1) Actually pick up a functional language
This could mean Haskell Part 2 for me. Or F#?
I’ve just ‘completed’ a course in “Concepts of Programming Languages“.
By ‘completed’, I mean that I’ve earnt my (thankfully) pass mark by a thin thread. Since first year, I haven’t let go of this thin thread…
Knowing zero Haskell (or any functional language) going into the course made it frustrating to do the assignments. The assignments were all to be implemented in Haskell.
Moreover, the course itself was not focused on teaching the Haskell language, but more on the topics of Type Theory – I think I know what it is now. (FYI I’ve also been watching a couple of YouTube videos on Monads)
Now that I’ve started my internship, I can see that there is value in investing into the world of the functional paradigm.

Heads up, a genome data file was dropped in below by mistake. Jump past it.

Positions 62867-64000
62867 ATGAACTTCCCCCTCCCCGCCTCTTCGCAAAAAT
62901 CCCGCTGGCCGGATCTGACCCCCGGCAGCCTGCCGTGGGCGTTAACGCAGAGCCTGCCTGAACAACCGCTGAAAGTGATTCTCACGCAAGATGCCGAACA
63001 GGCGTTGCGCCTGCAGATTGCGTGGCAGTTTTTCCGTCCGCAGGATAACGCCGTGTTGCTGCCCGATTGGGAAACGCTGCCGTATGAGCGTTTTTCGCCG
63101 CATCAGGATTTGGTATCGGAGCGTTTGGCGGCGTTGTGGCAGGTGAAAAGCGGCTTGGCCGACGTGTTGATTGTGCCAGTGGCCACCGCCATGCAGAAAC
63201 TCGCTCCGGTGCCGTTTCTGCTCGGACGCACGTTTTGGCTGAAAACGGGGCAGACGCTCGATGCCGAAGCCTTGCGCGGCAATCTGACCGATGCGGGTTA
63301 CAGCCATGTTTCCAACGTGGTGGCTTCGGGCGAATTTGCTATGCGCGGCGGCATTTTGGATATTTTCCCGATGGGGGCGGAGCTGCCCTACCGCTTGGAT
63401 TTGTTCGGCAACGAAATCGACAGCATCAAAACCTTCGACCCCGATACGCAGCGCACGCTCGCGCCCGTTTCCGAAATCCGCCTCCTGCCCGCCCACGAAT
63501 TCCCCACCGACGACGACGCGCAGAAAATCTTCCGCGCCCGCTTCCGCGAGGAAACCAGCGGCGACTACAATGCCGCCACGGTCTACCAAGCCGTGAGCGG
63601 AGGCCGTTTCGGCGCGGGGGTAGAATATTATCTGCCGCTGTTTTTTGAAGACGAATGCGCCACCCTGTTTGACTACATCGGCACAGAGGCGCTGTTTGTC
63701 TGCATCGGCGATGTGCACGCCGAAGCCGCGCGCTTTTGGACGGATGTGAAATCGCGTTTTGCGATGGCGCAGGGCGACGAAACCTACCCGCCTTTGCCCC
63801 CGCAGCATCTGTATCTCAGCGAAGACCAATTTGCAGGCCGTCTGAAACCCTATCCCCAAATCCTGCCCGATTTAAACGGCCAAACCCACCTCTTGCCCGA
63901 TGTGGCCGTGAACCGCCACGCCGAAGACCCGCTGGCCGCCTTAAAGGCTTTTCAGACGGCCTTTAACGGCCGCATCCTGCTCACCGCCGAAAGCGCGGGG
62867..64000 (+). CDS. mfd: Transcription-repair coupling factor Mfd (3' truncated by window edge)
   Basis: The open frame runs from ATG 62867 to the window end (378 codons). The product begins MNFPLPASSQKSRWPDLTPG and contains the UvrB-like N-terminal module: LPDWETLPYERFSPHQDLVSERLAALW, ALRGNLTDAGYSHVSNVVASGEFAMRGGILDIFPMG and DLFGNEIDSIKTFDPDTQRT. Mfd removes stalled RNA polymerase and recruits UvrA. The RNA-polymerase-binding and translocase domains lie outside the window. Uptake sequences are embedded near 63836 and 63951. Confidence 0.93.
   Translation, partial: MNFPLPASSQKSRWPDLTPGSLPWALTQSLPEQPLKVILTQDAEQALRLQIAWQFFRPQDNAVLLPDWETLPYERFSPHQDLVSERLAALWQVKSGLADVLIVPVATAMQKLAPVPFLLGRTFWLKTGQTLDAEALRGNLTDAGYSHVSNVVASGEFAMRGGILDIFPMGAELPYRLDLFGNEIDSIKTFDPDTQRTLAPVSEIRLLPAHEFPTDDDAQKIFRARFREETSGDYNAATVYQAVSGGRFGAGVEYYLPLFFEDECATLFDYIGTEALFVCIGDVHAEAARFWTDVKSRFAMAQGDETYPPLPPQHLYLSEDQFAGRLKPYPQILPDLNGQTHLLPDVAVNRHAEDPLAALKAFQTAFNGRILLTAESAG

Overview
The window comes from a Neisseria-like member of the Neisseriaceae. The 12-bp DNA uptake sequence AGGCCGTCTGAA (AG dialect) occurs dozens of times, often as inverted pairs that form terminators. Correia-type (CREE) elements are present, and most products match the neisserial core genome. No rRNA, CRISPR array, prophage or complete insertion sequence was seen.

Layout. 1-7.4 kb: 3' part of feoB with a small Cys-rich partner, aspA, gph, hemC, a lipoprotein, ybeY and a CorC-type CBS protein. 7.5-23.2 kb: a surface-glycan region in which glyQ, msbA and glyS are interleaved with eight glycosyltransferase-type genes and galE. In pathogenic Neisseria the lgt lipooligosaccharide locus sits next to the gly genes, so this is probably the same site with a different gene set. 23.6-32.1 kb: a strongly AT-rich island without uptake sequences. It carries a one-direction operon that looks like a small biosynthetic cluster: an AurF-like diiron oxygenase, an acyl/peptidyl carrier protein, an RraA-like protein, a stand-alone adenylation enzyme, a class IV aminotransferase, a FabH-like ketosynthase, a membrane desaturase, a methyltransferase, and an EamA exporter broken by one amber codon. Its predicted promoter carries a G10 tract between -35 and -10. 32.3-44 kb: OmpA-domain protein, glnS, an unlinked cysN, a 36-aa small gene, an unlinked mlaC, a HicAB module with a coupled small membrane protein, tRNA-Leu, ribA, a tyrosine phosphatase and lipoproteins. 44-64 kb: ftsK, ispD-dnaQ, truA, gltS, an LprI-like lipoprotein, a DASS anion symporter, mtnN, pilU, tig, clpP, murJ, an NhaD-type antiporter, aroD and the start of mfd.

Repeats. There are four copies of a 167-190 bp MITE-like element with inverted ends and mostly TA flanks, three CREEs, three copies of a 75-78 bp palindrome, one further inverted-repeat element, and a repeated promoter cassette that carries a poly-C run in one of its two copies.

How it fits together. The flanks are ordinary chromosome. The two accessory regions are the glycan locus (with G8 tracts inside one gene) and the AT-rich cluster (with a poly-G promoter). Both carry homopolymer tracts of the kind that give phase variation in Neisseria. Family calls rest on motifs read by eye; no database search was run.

Interestingly enough, a UNSW Computer Engineer graduate I met noted that learning Haskell was mandatory during his first year! Also – I was told that I could stop learning C# now (jokingly) 😛
Update: Learning Ruby looks a lot more fun and practical right now.
2) Write a Qt app
Having spent much time reading up on the Qt Framework, I would like to get started on writing a Qt program. You know, to see how hard it is. My intention is currently to port an existing open-source Qt widgets/C++ codebase to QML/C++.
I say to myself that there is a better way. But can I myself actually achieve that?
I’ve also been following snippets of development on the open-source Mixxx DJ software, which is quite complex.
3) Ruby (on Rails)
As previously blogged, Ruby has been on my todo list.
On a side note, some of my friends are down at NTE! nte.org.au